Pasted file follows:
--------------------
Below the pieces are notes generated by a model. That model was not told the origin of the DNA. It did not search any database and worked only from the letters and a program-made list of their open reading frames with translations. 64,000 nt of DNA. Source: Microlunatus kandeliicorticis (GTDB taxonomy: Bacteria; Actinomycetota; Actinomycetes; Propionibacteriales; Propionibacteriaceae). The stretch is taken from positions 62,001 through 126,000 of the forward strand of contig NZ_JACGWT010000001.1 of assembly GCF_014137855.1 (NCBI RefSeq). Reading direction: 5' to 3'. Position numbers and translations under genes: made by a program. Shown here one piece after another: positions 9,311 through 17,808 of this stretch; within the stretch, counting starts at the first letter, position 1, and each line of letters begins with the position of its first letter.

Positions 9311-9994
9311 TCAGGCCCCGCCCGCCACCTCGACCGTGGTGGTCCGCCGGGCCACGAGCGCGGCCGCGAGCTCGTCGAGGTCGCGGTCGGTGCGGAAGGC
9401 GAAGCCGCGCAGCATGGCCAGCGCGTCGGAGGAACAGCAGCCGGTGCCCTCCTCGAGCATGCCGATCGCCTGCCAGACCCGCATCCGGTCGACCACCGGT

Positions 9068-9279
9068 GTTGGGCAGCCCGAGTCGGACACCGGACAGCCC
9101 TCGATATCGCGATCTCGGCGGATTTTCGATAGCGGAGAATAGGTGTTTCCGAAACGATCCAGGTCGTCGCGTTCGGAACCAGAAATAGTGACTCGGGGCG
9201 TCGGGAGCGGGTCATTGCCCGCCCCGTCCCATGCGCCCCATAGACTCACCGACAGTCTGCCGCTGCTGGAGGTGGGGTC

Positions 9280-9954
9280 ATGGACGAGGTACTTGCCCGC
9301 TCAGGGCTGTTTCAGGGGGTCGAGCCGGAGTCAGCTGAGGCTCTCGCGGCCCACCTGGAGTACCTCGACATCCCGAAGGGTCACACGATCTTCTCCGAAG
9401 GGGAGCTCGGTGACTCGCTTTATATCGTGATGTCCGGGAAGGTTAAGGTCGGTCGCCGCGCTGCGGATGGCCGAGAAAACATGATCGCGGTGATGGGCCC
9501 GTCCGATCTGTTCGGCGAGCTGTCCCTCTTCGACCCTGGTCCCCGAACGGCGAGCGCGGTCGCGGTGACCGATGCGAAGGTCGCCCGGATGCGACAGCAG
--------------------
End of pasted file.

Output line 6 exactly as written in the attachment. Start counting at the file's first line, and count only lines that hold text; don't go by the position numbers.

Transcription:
9068 GTTGGGCAGCCCGAGTCGGACACCGGACAGCCC